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5-Step Guide to Realign After Disruption

Get your team back on track and reengaged at work after organizational shifts.

Don’t let Other People go Slow in the Passing Lane

Recently Idaho instituted a new law that makes going slow in the passing lane an offense that will earn you a ticket. After reading an article about how they are cracking down on people that are slowing the progress of others, it seemed to truly be a great message for our lives as well.

Have you ever had someone in your personal or professional life tell you to slow down, pump the breaks, settle down, or be patient? I know I have. It’s an infuriating thing to be faced with someone that is standing in the way of progress. Should I be expected to throttle myself back all because someone else is failing to match my quick pace? Absolutely NOT!

People that go slow in the proverbial passing lane are just scared. They are afraid of what might happen. These slowpokes should not be hindering everyone else’s pace. It happens too often in business, where a great idea will be presented and then everyone is forced to wait while certain people drag their feet. They hide behind all sorts of rationalizations for their hesitance. They ‘need more information’ or the ‘need time to consider it’ or my personal favorite, ‘lets all slow down a minute’.

No. We will not slow down because someone is having trouble keeping up. They need to match our pace or get out of our way!

I know this sounds rather combative, but more is lost by indecision than wrong decision. There will always be people that require more information. There will always be those that will never truly be comfortable with change (read: progress). However, if you find yourself faced with someone ‘going slow in the passing lane’ there are three ways to navigate the situation:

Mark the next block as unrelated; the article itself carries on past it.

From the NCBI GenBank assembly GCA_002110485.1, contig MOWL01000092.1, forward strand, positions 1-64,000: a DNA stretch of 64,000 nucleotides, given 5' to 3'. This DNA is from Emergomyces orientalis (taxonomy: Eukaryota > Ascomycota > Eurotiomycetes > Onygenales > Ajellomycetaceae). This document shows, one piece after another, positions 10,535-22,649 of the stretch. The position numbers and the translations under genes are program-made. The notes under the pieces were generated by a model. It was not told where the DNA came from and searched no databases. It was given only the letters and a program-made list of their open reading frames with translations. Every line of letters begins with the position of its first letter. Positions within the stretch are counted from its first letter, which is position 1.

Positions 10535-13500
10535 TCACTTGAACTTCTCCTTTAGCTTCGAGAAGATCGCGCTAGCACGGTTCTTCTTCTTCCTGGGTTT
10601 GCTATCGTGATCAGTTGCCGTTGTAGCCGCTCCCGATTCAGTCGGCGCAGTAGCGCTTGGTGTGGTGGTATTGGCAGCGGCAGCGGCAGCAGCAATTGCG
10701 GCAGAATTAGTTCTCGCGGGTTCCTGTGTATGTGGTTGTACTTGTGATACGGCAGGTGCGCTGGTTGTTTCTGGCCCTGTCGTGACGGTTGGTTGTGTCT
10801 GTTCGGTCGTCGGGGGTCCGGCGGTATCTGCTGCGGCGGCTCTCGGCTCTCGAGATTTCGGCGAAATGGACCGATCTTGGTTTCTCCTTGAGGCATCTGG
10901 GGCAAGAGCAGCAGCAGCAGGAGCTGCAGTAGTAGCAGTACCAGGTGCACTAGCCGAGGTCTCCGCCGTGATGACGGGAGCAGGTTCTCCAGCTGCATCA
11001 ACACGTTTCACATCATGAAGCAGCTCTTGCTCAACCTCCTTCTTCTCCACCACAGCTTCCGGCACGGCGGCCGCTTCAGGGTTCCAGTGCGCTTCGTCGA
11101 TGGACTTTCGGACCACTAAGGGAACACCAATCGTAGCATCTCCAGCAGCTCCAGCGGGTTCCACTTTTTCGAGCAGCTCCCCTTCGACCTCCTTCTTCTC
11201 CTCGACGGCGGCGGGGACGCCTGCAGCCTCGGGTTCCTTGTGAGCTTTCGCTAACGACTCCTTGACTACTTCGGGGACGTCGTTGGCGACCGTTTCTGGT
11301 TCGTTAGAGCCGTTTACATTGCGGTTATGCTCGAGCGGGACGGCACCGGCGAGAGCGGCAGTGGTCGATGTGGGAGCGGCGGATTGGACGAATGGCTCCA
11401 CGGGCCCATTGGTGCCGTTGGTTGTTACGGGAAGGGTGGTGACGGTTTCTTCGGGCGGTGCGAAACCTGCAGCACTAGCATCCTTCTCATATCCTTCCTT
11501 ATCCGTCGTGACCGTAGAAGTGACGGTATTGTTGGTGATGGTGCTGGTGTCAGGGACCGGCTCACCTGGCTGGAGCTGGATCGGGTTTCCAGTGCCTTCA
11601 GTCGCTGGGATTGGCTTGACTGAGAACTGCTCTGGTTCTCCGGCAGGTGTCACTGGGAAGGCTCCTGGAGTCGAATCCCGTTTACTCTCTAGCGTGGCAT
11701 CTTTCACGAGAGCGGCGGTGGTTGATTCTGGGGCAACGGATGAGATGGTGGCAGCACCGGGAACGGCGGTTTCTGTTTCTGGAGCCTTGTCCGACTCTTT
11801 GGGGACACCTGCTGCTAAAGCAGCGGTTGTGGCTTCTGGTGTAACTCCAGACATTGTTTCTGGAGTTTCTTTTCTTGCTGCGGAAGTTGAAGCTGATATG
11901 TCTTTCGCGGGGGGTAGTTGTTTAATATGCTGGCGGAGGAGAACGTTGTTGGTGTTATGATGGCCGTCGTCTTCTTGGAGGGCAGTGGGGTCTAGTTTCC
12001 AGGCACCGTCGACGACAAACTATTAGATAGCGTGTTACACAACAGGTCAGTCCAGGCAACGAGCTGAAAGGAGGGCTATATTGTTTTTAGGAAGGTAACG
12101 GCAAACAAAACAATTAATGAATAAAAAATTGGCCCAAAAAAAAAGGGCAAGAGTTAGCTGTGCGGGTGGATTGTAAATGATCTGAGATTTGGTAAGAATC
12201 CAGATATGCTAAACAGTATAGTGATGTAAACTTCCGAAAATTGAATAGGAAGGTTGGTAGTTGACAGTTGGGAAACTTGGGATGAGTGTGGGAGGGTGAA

1. Ask them to move more quickly. This does not always work, but occasionally people will realize that they have become the bottle neck for a decision and increase their pace. Other times this approach can have a negative impact and can cause the person being pushed to slow their pace even further. Be aware of how asking someone to “think more quickly” could be perceived.
  2. Get them out of your lane. By this I mean have them focus on another project. Get them off the decision making team and out of your lane. If you can remove the slowpoke from your lane, then you will be free to run full out at your objectives.
  3. Go around them. Both on the road and in the board room this is the most dangerous way to go around someone that is hindering progress. Going around someone will burn a bridge, hurt egos, and could bite you in the end. If you circumvent someone and succeed , great. However, if you go around someone who is trying to do their do diligence and fail, they will have more clout in all future decisions.

Don’t allow others to set your pace or to hold you back. Comfort is a very personal thing and if you are comfortable with a certain speed of decision making, by all means embrace it.

PLEASE NOTE: This is not a a blanket permission to go speeding down the freeway.

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